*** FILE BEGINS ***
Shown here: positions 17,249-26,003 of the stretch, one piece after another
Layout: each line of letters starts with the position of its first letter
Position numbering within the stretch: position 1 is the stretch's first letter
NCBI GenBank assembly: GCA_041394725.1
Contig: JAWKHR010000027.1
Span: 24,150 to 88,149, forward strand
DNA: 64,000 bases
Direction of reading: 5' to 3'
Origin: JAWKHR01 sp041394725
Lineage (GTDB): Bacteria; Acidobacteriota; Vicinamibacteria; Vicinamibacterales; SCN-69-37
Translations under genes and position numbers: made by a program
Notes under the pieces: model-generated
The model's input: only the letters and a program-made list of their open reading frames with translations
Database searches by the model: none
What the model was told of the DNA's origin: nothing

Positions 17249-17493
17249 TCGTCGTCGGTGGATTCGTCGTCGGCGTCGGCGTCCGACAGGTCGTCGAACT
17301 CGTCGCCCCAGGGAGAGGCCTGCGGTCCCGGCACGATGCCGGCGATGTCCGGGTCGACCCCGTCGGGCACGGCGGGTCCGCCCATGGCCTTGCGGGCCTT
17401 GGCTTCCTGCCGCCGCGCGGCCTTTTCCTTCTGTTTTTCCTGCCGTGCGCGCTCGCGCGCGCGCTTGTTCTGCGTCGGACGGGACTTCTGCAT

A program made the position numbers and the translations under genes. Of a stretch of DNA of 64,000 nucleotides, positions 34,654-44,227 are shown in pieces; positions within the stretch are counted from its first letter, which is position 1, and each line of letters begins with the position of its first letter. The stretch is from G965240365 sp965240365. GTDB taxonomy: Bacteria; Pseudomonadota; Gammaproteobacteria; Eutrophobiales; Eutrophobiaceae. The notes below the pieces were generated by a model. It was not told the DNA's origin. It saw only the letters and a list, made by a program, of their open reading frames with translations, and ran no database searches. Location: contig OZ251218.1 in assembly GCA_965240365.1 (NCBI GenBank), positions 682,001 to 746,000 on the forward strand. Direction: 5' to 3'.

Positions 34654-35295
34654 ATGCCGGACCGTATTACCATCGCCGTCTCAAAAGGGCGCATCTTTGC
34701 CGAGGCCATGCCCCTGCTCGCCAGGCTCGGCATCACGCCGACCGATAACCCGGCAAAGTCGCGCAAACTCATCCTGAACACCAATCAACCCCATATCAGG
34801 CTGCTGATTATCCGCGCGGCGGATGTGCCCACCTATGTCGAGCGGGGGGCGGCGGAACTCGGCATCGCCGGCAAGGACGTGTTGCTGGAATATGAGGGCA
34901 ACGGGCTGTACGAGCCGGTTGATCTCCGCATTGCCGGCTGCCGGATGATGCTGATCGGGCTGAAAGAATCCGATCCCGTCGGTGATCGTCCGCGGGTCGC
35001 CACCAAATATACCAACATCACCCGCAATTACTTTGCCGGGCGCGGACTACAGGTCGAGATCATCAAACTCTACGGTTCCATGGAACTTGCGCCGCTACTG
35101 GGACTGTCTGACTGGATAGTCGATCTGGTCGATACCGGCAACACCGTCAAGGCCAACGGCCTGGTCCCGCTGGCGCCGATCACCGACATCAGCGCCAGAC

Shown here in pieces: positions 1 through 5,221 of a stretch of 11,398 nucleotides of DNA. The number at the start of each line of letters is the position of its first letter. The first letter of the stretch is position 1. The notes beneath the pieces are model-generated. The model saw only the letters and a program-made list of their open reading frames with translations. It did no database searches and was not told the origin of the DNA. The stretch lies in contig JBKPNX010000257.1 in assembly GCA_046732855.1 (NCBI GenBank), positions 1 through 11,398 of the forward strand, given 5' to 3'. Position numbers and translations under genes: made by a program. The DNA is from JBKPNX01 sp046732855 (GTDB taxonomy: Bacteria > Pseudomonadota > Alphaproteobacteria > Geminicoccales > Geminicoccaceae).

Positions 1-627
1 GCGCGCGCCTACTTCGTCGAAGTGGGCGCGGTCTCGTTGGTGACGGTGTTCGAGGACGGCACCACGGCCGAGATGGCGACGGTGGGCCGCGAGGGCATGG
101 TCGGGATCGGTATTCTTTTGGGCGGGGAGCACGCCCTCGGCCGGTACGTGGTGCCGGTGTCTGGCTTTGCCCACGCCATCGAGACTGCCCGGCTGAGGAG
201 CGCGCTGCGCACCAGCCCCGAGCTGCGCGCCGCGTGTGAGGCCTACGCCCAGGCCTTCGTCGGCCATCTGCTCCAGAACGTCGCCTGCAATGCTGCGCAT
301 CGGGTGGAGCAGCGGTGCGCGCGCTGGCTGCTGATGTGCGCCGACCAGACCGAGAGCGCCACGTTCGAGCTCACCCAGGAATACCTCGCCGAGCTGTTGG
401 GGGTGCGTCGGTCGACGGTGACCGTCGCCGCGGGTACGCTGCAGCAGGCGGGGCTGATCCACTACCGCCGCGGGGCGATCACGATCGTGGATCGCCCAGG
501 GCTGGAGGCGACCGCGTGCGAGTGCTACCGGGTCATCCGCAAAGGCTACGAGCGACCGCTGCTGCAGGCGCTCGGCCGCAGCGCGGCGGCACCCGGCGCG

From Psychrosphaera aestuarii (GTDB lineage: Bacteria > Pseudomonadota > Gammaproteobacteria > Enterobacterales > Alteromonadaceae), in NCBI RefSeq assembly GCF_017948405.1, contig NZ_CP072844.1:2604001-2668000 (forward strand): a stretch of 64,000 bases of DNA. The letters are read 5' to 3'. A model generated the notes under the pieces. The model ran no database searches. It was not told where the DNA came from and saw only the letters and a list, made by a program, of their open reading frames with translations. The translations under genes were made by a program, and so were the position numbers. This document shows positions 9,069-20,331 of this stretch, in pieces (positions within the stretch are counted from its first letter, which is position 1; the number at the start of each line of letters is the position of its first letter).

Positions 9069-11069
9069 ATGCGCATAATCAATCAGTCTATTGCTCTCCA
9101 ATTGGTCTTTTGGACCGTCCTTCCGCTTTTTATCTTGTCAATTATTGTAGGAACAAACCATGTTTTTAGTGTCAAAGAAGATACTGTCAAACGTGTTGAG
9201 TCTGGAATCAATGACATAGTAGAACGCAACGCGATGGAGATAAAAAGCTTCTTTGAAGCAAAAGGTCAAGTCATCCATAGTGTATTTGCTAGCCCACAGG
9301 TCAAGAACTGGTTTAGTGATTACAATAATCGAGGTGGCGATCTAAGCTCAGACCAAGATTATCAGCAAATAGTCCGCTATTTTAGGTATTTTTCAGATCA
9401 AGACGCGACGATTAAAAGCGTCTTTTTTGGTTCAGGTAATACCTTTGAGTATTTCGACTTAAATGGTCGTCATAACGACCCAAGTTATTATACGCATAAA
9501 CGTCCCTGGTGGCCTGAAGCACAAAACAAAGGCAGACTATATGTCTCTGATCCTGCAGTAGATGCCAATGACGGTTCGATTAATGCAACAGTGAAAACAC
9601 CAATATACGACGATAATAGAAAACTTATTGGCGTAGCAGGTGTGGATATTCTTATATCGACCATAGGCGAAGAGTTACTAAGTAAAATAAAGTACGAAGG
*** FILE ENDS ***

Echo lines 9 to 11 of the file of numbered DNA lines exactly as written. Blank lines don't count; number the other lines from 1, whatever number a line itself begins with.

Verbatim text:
Origin: JAWKHR01 sp041394725
Lineage (GTDB): Bacteria; Acidobacteriota; Vicinamibacteria; Vicinamibacterales; SCN-69-37
Translations under genes and position numbers: made by a program